Undercover agent Mark Owens is sent to aid the Border Patrol in the trans-border town of Hernandez in breaking up a well-organized band of smugglers. Since the town is also noted for a ... See full summary »
Charles C. Coleman
Mary Gillespie is restoring the Col. Gillespie Circus to its former splendor after her father's death. With the help of her publicist boyfriend Jim, the sell-out crowds are returning to the... See full summary »
Charles C. Coleman
Government undercover agents William Dennis and Joan Barclay are working to solve the disappearances of girls working as "taxi-dancers" from dance halls operated by Jack Miranda and his ... See full summary »
Jim Carter moves in on the McWade's carnival concession which shows scenes from Dante's "Inferno". He makes it a going concern, marrying Betty along the way. An inspector calls the ... See full summary »
Henry B. Walthall
The setting is 1803 and the Louisiana Purchase is imminent. Gilmore is smuggling guns into St. Louis so his men can make him Governor of the new Louisiana Territory. But when John Colfax, ... See full summary »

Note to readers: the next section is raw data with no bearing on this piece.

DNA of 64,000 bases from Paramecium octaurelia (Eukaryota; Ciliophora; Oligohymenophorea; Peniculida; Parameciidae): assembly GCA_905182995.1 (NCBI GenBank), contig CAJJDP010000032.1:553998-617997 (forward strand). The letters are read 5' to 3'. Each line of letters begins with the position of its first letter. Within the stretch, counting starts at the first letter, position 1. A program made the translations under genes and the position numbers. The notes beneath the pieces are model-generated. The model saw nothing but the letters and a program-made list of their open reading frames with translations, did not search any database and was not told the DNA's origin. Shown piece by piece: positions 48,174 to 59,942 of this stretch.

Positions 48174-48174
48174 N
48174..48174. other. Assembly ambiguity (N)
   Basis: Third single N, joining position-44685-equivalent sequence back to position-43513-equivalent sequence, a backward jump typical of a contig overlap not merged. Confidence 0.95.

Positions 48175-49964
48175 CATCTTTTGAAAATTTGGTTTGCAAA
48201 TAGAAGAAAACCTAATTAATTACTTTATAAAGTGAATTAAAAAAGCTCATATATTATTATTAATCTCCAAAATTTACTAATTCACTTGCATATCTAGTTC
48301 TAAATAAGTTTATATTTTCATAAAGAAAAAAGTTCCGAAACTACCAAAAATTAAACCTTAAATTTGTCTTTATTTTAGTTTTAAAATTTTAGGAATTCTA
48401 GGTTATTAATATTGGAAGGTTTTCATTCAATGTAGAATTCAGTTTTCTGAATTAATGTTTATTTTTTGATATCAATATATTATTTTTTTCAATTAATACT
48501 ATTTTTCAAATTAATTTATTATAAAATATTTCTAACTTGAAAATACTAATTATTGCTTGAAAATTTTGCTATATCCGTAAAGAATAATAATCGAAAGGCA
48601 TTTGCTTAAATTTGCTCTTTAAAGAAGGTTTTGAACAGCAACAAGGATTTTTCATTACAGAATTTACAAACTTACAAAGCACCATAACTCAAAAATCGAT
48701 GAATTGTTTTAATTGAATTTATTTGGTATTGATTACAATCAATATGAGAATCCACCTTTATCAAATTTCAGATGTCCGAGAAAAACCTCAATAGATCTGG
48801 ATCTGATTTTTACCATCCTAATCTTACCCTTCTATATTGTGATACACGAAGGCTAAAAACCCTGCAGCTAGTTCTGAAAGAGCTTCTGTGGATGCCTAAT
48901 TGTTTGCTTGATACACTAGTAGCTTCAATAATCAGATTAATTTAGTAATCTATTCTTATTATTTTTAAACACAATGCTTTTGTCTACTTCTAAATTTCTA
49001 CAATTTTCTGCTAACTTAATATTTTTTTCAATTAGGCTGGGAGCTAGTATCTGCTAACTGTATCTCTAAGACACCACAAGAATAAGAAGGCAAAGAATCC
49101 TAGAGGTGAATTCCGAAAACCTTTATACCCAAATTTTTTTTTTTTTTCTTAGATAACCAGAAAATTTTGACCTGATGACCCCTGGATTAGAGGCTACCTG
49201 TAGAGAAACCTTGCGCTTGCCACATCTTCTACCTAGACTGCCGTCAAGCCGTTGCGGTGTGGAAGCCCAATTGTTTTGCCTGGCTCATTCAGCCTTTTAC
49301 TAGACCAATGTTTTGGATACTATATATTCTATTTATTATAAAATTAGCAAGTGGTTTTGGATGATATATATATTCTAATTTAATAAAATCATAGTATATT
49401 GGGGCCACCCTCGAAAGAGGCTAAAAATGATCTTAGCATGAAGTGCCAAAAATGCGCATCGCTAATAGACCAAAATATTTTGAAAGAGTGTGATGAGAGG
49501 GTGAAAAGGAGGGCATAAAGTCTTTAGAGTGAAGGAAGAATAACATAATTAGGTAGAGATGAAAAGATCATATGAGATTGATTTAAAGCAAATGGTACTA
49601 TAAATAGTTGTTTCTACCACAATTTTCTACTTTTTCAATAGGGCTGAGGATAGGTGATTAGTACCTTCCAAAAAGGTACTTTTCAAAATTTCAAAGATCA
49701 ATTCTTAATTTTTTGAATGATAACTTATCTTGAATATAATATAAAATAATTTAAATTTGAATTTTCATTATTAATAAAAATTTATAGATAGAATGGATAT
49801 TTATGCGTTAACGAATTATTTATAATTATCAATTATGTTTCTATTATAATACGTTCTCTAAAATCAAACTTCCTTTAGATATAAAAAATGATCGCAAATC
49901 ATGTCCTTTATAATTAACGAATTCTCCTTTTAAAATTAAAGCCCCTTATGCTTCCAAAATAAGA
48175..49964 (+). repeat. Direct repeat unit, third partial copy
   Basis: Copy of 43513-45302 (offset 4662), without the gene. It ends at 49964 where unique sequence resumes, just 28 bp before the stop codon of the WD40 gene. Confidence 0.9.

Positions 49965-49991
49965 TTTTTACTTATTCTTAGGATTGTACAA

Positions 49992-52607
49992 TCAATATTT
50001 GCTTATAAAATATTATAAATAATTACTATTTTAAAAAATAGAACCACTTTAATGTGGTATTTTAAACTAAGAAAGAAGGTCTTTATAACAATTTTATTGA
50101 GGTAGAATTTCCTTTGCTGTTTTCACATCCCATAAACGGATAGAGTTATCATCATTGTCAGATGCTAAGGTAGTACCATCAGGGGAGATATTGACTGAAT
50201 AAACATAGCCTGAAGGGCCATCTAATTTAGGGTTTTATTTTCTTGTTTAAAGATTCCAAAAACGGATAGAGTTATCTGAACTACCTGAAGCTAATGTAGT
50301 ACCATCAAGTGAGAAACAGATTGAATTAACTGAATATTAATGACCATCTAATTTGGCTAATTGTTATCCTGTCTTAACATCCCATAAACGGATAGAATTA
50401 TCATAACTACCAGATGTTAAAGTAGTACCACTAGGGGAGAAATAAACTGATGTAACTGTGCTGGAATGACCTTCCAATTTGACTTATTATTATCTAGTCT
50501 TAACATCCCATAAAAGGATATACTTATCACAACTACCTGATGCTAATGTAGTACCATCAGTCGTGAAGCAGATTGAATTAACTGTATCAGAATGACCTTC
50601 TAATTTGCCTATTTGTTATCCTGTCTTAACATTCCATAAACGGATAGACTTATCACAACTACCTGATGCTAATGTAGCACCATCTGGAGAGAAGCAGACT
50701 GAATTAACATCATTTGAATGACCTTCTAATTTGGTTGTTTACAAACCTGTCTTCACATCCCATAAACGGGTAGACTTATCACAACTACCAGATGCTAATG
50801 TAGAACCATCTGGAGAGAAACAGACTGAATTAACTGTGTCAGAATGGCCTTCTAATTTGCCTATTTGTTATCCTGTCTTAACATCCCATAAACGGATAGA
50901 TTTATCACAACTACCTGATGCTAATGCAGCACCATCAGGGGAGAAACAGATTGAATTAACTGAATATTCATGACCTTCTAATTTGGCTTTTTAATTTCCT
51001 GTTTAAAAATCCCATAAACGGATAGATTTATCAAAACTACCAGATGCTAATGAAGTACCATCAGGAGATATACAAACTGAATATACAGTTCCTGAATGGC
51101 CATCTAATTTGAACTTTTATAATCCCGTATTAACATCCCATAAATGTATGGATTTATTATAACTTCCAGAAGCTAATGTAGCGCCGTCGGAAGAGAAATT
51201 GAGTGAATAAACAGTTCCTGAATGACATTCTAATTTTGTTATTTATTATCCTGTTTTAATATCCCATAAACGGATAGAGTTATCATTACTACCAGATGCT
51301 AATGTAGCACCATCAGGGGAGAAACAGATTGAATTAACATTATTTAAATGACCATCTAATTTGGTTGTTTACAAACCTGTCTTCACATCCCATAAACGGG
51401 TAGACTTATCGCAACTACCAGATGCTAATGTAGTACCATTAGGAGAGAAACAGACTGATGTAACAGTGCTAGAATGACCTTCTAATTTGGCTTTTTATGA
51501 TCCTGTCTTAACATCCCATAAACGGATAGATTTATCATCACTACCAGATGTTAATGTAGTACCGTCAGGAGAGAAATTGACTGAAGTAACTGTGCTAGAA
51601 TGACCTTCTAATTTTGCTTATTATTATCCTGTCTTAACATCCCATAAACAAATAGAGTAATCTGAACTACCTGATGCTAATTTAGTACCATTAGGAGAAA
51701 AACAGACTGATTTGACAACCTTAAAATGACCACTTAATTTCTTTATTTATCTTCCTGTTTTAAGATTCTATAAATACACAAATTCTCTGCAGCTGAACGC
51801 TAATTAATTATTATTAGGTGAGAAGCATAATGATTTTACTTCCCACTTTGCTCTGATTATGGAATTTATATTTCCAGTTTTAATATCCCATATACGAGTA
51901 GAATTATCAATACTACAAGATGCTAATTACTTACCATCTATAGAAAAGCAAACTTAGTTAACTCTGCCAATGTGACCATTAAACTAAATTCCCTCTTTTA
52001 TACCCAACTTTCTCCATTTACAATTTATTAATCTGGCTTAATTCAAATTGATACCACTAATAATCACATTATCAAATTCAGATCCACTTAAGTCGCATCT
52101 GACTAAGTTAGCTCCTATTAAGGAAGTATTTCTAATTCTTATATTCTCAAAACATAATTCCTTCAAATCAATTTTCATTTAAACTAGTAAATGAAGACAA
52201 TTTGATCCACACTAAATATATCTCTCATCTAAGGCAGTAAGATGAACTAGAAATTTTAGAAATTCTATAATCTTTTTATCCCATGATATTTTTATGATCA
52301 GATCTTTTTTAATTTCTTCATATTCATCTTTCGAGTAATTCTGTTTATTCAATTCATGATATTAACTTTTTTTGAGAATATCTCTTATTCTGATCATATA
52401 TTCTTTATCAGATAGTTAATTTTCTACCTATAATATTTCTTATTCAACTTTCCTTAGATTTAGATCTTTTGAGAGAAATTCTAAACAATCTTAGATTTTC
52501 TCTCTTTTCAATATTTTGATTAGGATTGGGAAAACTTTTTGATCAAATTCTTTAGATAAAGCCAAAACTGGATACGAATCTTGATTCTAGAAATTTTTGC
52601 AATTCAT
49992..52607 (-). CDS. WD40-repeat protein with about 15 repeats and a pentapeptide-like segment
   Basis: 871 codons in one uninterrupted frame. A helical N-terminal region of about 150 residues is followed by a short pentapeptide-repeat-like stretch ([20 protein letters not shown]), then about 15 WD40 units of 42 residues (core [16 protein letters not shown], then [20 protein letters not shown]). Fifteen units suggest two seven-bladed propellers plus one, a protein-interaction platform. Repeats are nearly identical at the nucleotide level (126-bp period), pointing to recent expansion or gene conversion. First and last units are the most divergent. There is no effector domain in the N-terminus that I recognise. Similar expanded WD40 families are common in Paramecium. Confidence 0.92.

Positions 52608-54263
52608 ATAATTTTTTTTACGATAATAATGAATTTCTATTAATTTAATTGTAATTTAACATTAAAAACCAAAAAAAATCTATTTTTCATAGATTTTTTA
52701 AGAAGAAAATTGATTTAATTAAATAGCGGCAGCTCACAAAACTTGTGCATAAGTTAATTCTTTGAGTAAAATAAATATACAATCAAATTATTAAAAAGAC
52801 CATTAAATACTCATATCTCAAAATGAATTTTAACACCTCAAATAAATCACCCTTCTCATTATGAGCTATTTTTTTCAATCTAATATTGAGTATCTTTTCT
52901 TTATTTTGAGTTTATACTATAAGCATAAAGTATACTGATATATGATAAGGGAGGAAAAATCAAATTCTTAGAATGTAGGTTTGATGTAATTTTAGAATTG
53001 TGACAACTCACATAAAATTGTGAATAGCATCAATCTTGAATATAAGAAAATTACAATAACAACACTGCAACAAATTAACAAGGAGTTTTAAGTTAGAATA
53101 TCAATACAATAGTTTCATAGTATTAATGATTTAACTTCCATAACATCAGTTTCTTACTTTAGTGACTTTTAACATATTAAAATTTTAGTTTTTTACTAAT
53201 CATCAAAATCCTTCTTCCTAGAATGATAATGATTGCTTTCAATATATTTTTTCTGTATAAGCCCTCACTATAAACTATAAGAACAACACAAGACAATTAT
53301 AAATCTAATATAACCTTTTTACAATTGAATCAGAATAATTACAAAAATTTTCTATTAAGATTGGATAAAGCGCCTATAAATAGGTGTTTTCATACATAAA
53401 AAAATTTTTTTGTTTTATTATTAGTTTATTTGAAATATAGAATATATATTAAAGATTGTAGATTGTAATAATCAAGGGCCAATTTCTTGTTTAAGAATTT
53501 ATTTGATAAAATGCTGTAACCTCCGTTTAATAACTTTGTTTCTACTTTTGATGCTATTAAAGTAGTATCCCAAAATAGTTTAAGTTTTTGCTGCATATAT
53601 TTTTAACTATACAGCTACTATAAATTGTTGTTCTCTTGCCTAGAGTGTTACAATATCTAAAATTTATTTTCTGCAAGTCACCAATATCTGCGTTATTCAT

Unable to legally capture and sell a herd of protected wild horses, corrupt rancher Rance Macgowan uses his trained killer horse, Volcano, to substitute for the real leader of the herd and cause havoc and death among the ranches. With the government about to drop the restrictions on rounding up the herd, the Three Mesquiteers find themselves in the middle of the controversy after their friend, Sheriff Miller is killed by Volcano. Written by
Doug Sederberg <email@example.com>
This fifth Mesquiteers entry marks the fifth appearance of Yakima Canutt. He was a stuntman in the initial "The Three Mesquiteers" and portrayed various villains in the subsequent entries. See more »
[after Stoney and Rita sing a duet]
As I live and breathe, if it isn't one of them singin' cowboys!
That was grand singin'. I ain't heard the like since my grandpap Zubie was hung.
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This film answers the question about a cowboy's greater love: for his woman or for his horse? Although the bond with his woman exceeds those between Stony and the other Mesquiteers (Tuscon and Lullaby), after THEY pay her to leave, Stony's still stickin' up for the horse. And rightly so. The horse ACCUSED of being violent, was actually framed by a TRAINED horse, owned by a guy who wants the protection of hundreds of wild equines to be lifted so that he can round 'em up. Stony does a duet with his girlfriend, billed as Rita Cansino, who later became better known as Rita Hayworth. But, to hell with her...it's the HORSE that's important: an example of the order of priorities which is responsible for my opinion about this movie: things somewhat outta place.
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